Plans to scuttle the HMAS Adelaide off the Australian coast north of Sydney, off Avoca beach, are postponed

HMAS Adelaide will remain in Sydney Harbour for the time being, after the New South Wales Government was forced to cancel its plans to scuttle the decommissioned frigate this weekend.

The Adelaide was due to be towed from Sydney Harbour today and sunk off Avoca beach on the central coast as a diving attraction.

But campaigners have been trying to stop it going ahead, saying it will pollute the water.

An 11th-hour stay of proceedings by the Administrative Appeals Tribunal has put plans to sink the ship on hold.

There was a family beach festival organised to coincide with the sinking, but the PR company managing the event says all festivities have been called off.

A spokesman for the Avoca Beach No Ship Action Group, Ben Smith, says they are happy the case will be heard in court.

"It's still not over yet. We've still got a lot of work to do," he said.

Dr Marian Lloyd-Smith, a senior adviser to the National Toxic Network, says dangerous chemicals are supposed to be removed from ships before they are scuttled, and she does not think that has happened with the Adelaide.

"Electrical cables that show any evidence of fluid weeping must be removed in their entirety," she said.

"Well we have photos of quite a nasty, viscous substance seeping from these electrical cables still on board and that would go down with the ship."

The Minister with responsibility for the project, Tony Kelly, says the tribunal's decision will come as a blow to many.

"This is terribly disappointing for those people on the central coast who worked so hard and so long to make this a reality," he said.

At a hearing this morning the Government told the tribunal that it is worried about the HMAS Adelaide sitting in Sydney Harbour for an extended period because it already has holes cut into it and explosives on board, ready to be scuttled.

The matter will return to court late next month where it could be referred to a mediator.

The demolitions expert responsible for the scuttling says the explosives will probably be removed while the case is resolved.

HMAS Adelaide was the navy ship involved in the 2001 children overboard affair. It was decommissioned in Perth in 2008.
The decommissioned warship HMAS Adelaide is due to be scuttled off the New South Wales central coast to create an artificial reef and dive site.

But the sinking, due in just a few weeks, has angered some residents of the nearby Avoca Beach, who fear contamination from toxic chemicals such as PCBs.

The State Government says the ship has been thoroughly prepared for sinking and independent tests have found no traces of PCBs on board.

Gary Whittaker, a local carpenter who has surfed at the beach for years, says it is a popular spot.

"Avoca's a fantastic place to surf," he said. "The beach breaks at Avoca are as consistent as anywhere on the east coast."

But Mr Whittaker is worried his beloved beach could be spoiled when the HMAS Adelaide is scuttled less than two kilometres offshore.

"I really don't think dumping scrap metal in the ocean is appropriate in 2010. It sounds like a real 1950s solution," he said.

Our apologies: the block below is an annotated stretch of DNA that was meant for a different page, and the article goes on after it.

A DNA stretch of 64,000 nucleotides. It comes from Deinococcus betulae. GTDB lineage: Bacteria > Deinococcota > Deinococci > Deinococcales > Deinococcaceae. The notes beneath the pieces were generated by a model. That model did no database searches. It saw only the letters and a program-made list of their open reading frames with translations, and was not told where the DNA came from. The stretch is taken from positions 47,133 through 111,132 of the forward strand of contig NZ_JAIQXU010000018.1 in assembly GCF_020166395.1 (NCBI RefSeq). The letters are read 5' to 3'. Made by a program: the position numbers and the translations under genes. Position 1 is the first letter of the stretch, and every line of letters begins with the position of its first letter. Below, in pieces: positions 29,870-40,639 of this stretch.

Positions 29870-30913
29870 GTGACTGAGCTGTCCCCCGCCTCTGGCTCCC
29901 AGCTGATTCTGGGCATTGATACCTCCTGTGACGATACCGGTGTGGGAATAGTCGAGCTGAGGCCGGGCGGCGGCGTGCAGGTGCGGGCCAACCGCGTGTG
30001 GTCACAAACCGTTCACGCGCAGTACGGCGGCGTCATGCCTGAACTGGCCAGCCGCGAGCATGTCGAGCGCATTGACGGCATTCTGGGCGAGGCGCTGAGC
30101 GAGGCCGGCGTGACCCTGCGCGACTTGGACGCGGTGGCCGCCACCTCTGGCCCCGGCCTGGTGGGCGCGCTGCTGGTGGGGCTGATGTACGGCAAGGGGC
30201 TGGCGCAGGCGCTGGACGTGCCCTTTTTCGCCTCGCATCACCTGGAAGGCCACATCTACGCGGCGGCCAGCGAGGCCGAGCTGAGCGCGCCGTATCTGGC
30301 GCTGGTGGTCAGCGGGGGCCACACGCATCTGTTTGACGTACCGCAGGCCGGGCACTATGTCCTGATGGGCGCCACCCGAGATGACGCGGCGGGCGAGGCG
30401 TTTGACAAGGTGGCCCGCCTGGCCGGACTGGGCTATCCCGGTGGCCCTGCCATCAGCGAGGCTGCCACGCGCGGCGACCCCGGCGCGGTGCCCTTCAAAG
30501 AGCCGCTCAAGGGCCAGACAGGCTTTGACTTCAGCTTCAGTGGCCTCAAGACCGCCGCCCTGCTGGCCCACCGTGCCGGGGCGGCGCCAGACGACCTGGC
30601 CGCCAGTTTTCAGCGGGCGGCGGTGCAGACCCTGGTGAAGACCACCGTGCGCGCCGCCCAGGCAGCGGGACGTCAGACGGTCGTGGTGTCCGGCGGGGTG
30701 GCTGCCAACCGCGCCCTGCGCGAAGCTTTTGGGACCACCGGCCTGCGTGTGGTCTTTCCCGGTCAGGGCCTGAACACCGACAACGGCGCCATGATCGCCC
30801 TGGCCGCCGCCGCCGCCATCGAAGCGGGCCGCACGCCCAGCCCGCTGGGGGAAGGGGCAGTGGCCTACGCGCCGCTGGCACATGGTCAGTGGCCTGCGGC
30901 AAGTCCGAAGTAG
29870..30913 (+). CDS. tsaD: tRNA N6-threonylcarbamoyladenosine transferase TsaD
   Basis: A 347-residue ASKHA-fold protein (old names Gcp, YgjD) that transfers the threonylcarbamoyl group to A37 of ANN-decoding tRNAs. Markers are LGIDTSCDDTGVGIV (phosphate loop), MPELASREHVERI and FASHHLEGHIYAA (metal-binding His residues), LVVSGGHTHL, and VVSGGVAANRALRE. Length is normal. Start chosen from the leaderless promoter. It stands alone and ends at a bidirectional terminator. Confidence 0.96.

Avoca Boardriders president Anthony Love is also concerned.

"Hopefully it doesn't change the sand patterns of our beach because that's close to my heart - some of the best beaches on the coast," he said.

Residents have formed the Avoca Beach No Ship Action Group. Its spokesman Ben Smith says the environment and businesses could suffer.

"Avoca Beach is a, a very popular tourist beach," he said.

"We have thousands of visitors here every year and a lot of our businesses base their livelihoods on that and we can't afford to risk that.

"There could be, I'm saying could be, PCBs within the fibreglass bulkheads and the decking that remains as part of the structure integrity of the ship.

"We could be eating fish with PCBs on board."

But that is a claim Lands Minister Tony Kelly is quick to counter.

"We had an independent assessment and tests done and it's found that there are no traces of PCBs on the vessel," he said.

"This is a dive site where people will actually be diving and going inside the ship.

"So not only do we not want any to escape - we don't want any contaminants to be on the ship for the safety of the people who are actually going and diving through it."

Environmental benefits

There are five other such dive sites around Australia.

HMAS Brisbane was scuttled in 2005, north of the city it was named after.

The old ship rests off Mooloolaba and is home to many marine species. It is also a magnet for divers.

Clean Up Australia founder and chairman Ian Kiernan says the scuttling of ships can benefit the environment.

"Scuttling of the ships has been done before and in a lot of instances it's benefited the environment through the creation of artificial reefs," he said.

"But it is absolutely critical that every possible step is taken to ensure that there is absolutely no environmental damage to the local marine area."

Mr Kiernan says he is not qualified to comment on the Adelaide at this stage but is seeking his own expert independent advice.

"In the meantime I adhere to the precautionary principle," he said.

"It's critical that everything possible is being done to ensure this beautiful area is protected."

Federal MP Belinda Neal, whose electorate includes Avoca Beach, said she was not in a position to do an interview today.